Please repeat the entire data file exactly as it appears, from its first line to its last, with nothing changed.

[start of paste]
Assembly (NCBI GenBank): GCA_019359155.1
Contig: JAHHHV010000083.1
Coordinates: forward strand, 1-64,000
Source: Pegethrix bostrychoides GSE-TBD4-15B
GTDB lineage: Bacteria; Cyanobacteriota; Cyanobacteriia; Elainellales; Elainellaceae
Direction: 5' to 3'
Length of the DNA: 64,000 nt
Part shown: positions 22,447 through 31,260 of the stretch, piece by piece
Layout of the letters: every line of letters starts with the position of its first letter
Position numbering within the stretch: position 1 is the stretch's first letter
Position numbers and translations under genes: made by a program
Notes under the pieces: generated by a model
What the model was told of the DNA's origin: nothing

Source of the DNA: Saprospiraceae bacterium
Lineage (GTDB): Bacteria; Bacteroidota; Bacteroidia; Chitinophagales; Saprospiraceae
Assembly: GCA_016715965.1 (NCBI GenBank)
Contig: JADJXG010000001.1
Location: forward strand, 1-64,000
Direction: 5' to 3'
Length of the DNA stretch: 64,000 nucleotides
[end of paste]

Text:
Assembly (NCBI GenBank): GCA_019359155.1
Contig: JAHHHV010000083.1
Coordinates: forward strand, 1-64,000
Source: Pegethrix bostrychoides GSE-TBD4-15B
GTDB lineage: Bacteria; Cyanobacteriota; Cyanobacteriia; Elainellales; Elainellaceae
Direction: 5' to 3'
Length of the DNA: 64,000 nt
Part shown: positions 22,447 through 31,260 of the stretch, piece by piece
Layout of the letters: every line of letters starts with the position of its first letter
Position numbering within the stretch: position 1 is the stretch's first letter
Position numbers and translations under genes: made by a program
Notes under the pieces: generated by a model
What the model was told of the DNA's origin: nothing

Source of the DNA: Saprospiraceae bacterium
Lineage (GTDB): Bacteria; Bacteroidota; Bacteroidia; Chitinophagales; Saprospiraceae
Assembly: GCA_016715965.1 (NCBI GenBank)
Contig: JADJXG010000001.1
Location: forward strand, 1-64,000
Direction: 5' to 3'
Length of the DNA stretch: 64,000 nucleotides